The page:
And rounding out the expedition is me, Tonic reporter Jo Piazza. My father began experiencing hearing loss due to muscular dystrophy about five years ago and now he hears with a cochlear implant. He calls it his “cyber ear.” I have watched as he has adjusted to his new disability and I know that my experience in the Amazon will help me to be a more sympathetic listener for him. Throughout the nine day trip, I will be sending dispatches from the jungle and watching and chronicling as these students have the experience of a lifetime.

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Bella Cruse
Bella Cruse2 years ago

Today hearing loss has widely increased in our society not only in aged people but also in teens. Hearing loss can cause so many health diseases also like depression and low blood pressure. The condition of hard of hearing people is worst in the society. No one want to join them in their normal conversations. Our society need an awareness for these hard of hearing people.

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Satish C.
Satish C.4 years ago

I like ur article and it really gives an outstanding idea that is very helpful for all the
people on the web
Hearing Aid

Ness F.
Ness f.5 years ago

I suddenly lost hearing in my left ear in the last 18mths, all tests cannot detect why, no illness caused it, nor has it been brought on by my previous occupation prior to having my two children etc.
I'm 35.
My hearing aid is brilliant, and it's funny how some in society react to you due to wearing an aid...I think it's laughable actually, as it's like someone having to wear glasses, you need it, it helps...no biggy! :)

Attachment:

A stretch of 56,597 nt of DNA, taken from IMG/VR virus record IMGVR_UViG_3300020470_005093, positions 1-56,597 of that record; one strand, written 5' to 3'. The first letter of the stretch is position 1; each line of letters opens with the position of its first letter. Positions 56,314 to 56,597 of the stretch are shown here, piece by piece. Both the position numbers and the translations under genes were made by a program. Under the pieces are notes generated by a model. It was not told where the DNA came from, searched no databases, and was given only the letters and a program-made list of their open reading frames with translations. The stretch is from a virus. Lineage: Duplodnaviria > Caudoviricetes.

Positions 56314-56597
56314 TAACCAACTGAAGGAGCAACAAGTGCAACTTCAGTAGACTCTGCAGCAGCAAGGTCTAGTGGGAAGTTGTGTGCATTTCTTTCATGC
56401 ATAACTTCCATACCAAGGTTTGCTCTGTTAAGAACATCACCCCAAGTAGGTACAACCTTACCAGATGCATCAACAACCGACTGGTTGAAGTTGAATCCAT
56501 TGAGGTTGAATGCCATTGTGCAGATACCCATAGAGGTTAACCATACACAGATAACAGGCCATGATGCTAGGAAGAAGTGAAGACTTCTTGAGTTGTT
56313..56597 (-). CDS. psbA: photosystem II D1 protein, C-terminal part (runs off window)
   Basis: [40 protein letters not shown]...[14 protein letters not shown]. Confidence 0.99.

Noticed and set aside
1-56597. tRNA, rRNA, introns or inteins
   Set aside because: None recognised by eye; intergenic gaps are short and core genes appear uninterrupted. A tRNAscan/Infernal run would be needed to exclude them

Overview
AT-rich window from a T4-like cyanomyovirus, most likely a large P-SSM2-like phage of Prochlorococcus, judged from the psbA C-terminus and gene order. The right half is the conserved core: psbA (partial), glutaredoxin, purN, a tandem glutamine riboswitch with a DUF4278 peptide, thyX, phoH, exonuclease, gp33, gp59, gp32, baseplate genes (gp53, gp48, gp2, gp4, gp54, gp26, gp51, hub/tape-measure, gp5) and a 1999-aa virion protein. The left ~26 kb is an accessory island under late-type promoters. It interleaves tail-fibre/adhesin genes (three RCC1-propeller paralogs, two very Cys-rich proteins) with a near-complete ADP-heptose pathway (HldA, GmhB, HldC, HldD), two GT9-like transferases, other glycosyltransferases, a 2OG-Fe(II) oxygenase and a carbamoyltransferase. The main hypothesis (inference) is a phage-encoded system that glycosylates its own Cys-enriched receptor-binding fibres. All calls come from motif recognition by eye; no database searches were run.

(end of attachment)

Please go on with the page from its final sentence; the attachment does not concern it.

Walter G.
Walter g.5 years ago

I suffer from moderate hearing loss and tinnitus. It has gone on for many years now. Even hearing aids only shift the audio range around, attempting to overcome tinnitus. It sure takes the fun out of the day.

Mike Masley
Michael Masley5 years ago

good article

Alberta Gentleman

I am losing my hearing too. Thanks for the info.

Marilyn L.
Marilyn L.5 years ago


Cindy B.
Cindy Black5 years ago

Thank you....such a good cause.

Cheryl MacDonald
Cheryl M.5 years ago

I have a young grandson who is in a band, deafening, and I mean literally, music. He does not even wear ear plugs. He will experience hearing loss, I am sure. The young just do not think sometimes. My father is still alive and worked on the railroad. Now there is ear protection. Then, there wasn't. Who knew? Now my dad can barely hear. We sometimes don't learn lessons put right in front of us. My grandson knows about his great-grandfather, but it does not seem to compute for him. Too bad. Thanks for the article.

Mike and Janis B.

Hearing loss in our society is as easy as to get cancer is when you smoke.There is just too much loud noise by far We are in our mid 50s and find that the younger people have no idea what they inflict on others with their blaring stereo. We go do concerts on a regular basis and shows but there the music is always too loud. We use wax earplugs to prevent damage and they don't really affect our enjoyment, and it is certainly better than having deafness and a thumping headache afterward.